If you look at what a project looks like
here is a quick presentation of the Visual Studio 2010 editions per role
Who needs VS Professional?
VS Professional will come automaticcaly with the platform.,I mean if you have decided to use .NET 4.0 or Sharepoint or any component of the Microsoft platform, then the first tool you need is an editor.. at the end of the day, VS Pro is the editor to write any code on the Microsoft platform.
Now, do a developer "just" need VS Pro ? No. I don;t recommend that.
As an average, a developer will spend less then 20% of his time writing code, the rest will be a mix of discussion, debugging, installation, research ..... So do you have the tools to support your developers when writing quality code (not just writing code) and the 80% rest (running test, fixing bugs, reviewing code, managing DB, validating requirements ....)?
I usually present VS Pro as "basic" (only writing code), VS Premium as "Standard" (include the code quality tools and the DB management tools) and VS Ultimate as "advanced" (Architecure and testing tools, prototyping ...).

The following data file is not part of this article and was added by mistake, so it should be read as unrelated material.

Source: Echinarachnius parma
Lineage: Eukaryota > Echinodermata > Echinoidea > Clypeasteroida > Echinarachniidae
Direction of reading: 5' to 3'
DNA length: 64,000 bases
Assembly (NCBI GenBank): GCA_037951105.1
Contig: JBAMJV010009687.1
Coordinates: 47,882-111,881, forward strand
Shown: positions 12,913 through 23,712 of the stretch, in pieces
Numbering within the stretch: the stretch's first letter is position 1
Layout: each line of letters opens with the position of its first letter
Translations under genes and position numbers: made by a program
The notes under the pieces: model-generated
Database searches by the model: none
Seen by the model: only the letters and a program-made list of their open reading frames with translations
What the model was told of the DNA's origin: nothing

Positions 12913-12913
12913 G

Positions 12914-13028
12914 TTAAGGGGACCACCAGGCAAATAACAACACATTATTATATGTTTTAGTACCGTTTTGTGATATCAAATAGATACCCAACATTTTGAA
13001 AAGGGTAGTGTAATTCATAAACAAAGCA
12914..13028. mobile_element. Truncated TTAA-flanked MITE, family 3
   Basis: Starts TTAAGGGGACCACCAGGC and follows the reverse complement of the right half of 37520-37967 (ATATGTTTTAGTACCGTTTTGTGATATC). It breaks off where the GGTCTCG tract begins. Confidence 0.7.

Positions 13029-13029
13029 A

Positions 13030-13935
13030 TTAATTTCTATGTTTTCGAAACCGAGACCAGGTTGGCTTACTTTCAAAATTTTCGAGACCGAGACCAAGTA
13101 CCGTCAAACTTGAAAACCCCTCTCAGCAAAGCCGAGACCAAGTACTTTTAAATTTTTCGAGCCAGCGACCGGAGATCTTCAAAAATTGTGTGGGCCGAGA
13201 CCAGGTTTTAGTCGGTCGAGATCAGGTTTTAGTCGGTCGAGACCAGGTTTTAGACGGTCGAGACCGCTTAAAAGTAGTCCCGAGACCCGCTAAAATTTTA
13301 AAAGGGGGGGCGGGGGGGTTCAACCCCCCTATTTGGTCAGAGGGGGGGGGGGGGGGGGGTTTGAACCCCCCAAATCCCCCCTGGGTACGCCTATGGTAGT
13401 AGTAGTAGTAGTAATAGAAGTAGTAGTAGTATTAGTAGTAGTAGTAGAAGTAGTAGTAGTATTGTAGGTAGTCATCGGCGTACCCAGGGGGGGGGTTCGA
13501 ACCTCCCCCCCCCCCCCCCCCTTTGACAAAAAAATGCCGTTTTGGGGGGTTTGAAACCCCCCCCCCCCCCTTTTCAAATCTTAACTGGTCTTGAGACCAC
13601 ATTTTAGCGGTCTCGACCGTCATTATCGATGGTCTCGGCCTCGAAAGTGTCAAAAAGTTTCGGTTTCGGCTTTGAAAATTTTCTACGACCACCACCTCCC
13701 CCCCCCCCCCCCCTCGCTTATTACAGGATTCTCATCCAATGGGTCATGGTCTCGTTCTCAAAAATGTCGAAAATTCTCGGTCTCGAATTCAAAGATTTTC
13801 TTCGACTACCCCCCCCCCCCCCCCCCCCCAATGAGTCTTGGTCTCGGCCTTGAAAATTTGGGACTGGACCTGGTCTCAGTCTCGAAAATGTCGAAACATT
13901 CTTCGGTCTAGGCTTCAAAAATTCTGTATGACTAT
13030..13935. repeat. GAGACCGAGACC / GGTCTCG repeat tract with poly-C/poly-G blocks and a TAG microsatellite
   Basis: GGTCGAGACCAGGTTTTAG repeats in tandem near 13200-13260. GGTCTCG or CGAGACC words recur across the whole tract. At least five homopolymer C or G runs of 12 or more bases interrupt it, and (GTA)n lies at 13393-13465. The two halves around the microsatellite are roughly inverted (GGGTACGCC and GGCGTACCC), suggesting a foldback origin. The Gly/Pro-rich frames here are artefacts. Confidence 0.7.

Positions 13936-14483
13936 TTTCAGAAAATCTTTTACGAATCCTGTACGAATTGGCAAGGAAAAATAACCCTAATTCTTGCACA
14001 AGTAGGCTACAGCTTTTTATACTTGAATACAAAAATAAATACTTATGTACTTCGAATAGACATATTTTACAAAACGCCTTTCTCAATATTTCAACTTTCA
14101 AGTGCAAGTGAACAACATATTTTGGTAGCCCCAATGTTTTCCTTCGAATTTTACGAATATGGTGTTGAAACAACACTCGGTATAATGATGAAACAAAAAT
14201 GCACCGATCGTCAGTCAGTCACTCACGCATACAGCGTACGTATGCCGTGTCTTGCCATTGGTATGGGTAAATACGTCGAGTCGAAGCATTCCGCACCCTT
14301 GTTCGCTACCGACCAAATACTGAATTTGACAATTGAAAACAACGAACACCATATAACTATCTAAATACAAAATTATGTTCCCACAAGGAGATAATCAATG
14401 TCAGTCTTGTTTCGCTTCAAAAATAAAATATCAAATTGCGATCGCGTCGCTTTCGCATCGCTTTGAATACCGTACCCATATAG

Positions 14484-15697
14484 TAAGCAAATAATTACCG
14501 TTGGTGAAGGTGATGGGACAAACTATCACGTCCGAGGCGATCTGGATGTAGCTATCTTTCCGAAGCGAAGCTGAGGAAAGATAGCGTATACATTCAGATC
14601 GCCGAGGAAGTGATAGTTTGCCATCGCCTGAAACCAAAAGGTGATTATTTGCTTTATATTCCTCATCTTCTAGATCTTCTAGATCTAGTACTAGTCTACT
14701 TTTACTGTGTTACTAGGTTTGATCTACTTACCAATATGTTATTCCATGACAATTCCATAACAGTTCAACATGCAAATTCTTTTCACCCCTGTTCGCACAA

If you are wondering what is the rigth level of Visual Studio and you are a bit confused on the capabilities benefits for you, think about one thing ..... where is your cost (or where is your risk) ? In Australia (probably similar in North America, Europe,Japan ...) a developer cost around 1000$ per day (full position), so if he's working 220 days per year, a company is spending 220 000$ for the position.
How much cost VS 2010 ultimate per year ? let say 8 000$ .... that represent less then 4% of the cost.
The tools to support a developer is less then 4% of the cost .... so it make sense to have the best tooling set to support any component of the life a a developer and not just an IDE to write code.
What is designer role?. Is it similar to architect role?.